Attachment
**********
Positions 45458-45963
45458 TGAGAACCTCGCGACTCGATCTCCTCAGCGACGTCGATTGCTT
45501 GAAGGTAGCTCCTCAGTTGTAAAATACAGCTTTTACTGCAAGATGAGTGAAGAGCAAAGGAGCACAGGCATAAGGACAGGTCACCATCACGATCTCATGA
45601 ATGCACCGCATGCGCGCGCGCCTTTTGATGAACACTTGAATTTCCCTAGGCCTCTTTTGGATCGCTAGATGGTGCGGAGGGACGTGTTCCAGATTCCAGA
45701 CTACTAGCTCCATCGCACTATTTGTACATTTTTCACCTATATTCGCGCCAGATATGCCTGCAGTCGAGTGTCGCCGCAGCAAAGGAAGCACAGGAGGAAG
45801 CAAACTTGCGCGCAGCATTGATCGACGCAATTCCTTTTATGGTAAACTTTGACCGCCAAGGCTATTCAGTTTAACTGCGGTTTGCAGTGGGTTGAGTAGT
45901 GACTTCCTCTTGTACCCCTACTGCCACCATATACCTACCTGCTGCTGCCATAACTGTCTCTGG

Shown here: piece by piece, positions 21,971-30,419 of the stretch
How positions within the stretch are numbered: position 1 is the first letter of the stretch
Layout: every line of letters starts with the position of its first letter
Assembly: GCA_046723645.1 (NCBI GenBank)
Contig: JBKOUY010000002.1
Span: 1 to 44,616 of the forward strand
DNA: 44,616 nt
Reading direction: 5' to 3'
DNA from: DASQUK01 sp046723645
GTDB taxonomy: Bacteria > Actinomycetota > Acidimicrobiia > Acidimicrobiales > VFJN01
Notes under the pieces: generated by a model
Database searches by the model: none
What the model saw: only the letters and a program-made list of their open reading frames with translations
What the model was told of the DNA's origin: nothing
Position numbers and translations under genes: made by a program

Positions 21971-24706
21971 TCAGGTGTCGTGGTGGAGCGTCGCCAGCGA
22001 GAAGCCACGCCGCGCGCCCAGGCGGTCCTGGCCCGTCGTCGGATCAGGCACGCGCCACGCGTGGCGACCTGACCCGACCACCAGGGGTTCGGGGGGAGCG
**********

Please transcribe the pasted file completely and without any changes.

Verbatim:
Positions 45458-45963
45458 TGAGAACCTCGCGACTCGATCTCCTCAGCGACGTCGATTGCTT
45501 GAAGGTAGCTCCTCAGTTGTAAAATACAGCTTTTACTGCAAGATGAGTGAAGAGCAAAGGAGCACAGGCATAAGGACAGGTCACCATCACGATCTCATGA
45601 ATGCACCGCATGCGCGCGCGCCTTTTGATGAACACTTGAATTTCCCTAGGCCTCTTTTGGATCGCTAGATGGTGCGGAGGGACGTGTTCCAGATTCCAGA
45701 CTACTAGCTCCATCGCACTATTTGTACATTTTTCACCTATATTCGCGCCAGATATGCCTGCAGTCGAGTGTCGCCGCAGCAAAGGAAGCACAGGAGGAAG
45801 CAAACTTGCGCGCAGCATTGATCGACGCAATTCCTTTTATGGTAAACTTTGACCGCCAAGGCTATTCAGTTTAACTGCGGTTTGCAGTGGGTTGAGTAGT
45901 GACTTCCTCTTGTACCCCTACTGCCACCATATACCTACCTGCTGCTGCCATAACTGTCTCTGG

Shown here: piece by piece, positions 21,971-30,419 of the stretch
How positions within the stretch are numbered: position 1 is the first letter of the stretch
Layout: every line of letters starts with the position of its first letter
Assembly: GCA_046723645.1 (NCBI GenBank)
Contig: JBKOUY010000002.1
Span: 1 to 44,616 of the forward strand
DNA: 44,616 nt
Reading direction: 5' to 3'
DNA from: DASQUK01 sp046723645
GTDB taxonomy: Bacteria > Actinomycetota > Acidimicrobiia > Acidimicrobiales > VFJN01
Notes under the pieces: generated by a model
Database searches by the model: none
What the model saw: only the letters and a program-made list of their open reading frames with translations
What the model was told of the DNA's origin: nothing
Position numbers and translations under genes: made by a program

Positions 21971-24706
21971 TCAGGTGTCGTGGTGGAGCGTCGCCAGCGA
22001 GAAGCCACGCCGCGCGCCCAGGCGGTCCTGGCCCGTCGTCGGATCAGGCACGCGCCACGCGTGGCGACCTGACCCGACCACCAGGGGTTCGGGGGGAGCG